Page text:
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Christy Paulsell of Covington, left, gets her message across with a T-shirt during a town hall meeting Wednesday, May 31, 2017, at the at the St. Tammany Parish School Board administrative complex in Covington. 'I'm worried they'll end Medicaid expansion,' said Paulsell, who cares for her daughter, P.J. Paulsell, 31, since the daughter was severely injured in a 2005 motorcycle accident. 'I'll be heartbroken if we lose care and not be able to keep her at home.' Most of the questions during the town hall centered around health care. More than 100 people were turned away due to the limited seating capacity.

Advocate staff photo by SCOTT THRELKELD

As a mother, New Orleanian and restaurant manager, Wendy didn’t have health insurance through her job. Under Medicaid expansion, she got covered and was subsequently diagnosed with a thyroid condition. She’s now on medication, managing her condition, and is healthier, feeling better and losing weight. She states, “My experience has been everything that was promised, which I never would have believed was possible.”

Wendy’s story is but one of over half a million Louisianans and 23 million individuals nationwide at risk of losing access to affordable health care should Congress pass the Affordable Health Care Act, or similar legislation being crafted in the U.S. Senate.

When people don’t get the care they need, they get sicker and end up in the hospital. They miss work and may be saddled with unmanageable medical debt. It’s a downward spiral that can doom people to sickness or death and their families to financial ruin and poverty.

Congress is embarking on a radical, unprecedented plan to strip away health coverage for millions of families and deny them life-saving treatment. Regardless of where Louisianans get their coverage, we’re better off today. Right now, the uninsured rate is down to 12.5 percent here in Louisiana and 8.6 percent nationwide — the lowest in U.S. history. In fact, enrollment numbers demonstrate a strong commitment — and need — from the American public to the marketplace and Medicaid expansion.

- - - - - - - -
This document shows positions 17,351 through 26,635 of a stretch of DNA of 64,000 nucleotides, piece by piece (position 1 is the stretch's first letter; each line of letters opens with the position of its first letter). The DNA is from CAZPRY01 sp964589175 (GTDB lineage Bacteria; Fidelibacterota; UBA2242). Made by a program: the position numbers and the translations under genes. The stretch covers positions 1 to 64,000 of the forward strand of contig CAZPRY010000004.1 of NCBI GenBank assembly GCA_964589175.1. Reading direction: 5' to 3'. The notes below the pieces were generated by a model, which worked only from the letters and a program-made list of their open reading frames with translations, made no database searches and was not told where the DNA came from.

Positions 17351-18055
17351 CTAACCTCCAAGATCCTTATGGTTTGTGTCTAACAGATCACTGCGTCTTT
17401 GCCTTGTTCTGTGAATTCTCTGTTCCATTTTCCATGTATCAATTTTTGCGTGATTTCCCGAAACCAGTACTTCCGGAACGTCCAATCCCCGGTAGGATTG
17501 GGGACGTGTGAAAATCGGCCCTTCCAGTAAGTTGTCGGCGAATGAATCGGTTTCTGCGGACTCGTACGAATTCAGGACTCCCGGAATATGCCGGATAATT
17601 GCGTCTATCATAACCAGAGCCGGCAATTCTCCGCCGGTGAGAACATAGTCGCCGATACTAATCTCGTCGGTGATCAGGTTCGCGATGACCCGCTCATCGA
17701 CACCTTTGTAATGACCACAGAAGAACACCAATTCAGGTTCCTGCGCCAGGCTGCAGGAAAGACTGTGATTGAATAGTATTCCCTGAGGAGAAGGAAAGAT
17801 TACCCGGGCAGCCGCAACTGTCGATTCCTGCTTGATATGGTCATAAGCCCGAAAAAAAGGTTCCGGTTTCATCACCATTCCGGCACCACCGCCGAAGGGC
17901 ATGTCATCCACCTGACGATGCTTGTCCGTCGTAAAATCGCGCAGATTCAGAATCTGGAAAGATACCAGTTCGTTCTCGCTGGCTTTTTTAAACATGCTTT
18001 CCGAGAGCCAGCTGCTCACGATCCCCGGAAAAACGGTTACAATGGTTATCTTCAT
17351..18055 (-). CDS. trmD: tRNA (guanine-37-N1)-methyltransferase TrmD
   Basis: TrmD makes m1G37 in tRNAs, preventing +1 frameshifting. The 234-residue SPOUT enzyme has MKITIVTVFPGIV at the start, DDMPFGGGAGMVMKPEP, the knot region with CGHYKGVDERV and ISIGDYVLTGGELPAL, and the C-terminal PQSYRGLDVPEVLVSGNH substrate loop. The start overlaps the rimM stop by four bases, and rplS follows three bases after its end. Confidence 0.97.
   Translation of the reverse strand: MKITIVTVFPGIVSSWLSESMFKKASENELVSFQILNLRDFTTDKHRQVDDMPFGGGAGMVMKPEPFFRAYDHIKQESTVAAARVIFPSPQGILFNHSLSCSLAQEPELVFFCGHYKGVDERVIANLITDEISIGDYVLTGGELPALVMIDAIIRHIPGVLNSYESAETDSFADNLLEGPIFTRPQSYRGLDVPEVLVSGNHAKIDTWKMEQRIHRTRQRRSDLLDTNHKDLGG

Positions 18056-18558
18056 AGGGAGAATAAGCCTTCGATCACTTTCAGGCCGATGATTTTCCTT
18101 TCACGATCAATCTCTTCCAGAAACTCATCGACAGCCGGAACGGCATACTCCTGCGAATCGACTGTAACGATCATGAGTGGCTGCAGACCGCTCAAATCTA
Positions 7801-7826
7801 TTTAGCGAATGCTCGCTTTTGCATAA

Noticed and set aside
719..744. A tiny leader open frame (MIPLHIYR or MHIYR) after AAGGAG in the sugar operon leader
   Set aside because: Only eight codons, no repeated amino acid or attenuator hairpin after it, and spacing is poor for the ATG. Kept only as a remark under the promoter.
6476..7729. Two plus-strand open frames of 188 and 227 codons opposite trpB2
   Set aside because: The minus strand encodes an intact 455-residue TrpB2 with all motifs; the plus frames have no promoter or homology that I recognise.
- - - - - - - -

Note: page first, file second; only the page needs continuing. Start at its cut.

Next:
The gains we’ve made must be maintained, and we’ve seen no evidence of a replacement plan that provides better, more affordable coverage and consumer protections than those we have now.

Instead of undermining health care and threatening the financial and health security of millions, our elected officials should listen to the voices of people like Wendy. While certain aspects of the current health care law do need to be fixed, taking away health insurance coverage is not the solution. Louisianans deserve the peace of mind and personal well-being that comes with access to affordable health care and the consumer protections currently established. We must continue to move forward, not backward.

We demand real solutions to boost and fund enrollment efforts, expand access to coverage and address the underlying cost drivers of health care. We must apply pressure to Congress at this critical time — holding them accountable for the decisions they will make regarding the future of Louisiana’s health.

Voting for any legislation that would result in cutting health insurance coverage and reducing benefits will do incredible harm to community members, and is the opposite of serving and protecting the American people. I urge the Louisiana congressional delegation to oppose any legislation that would leave millions without coverage and disrupt the insurance market. Lives are at stake. Stand up for what is right.

Susan Todd

director, 504Healthnet

New Orleans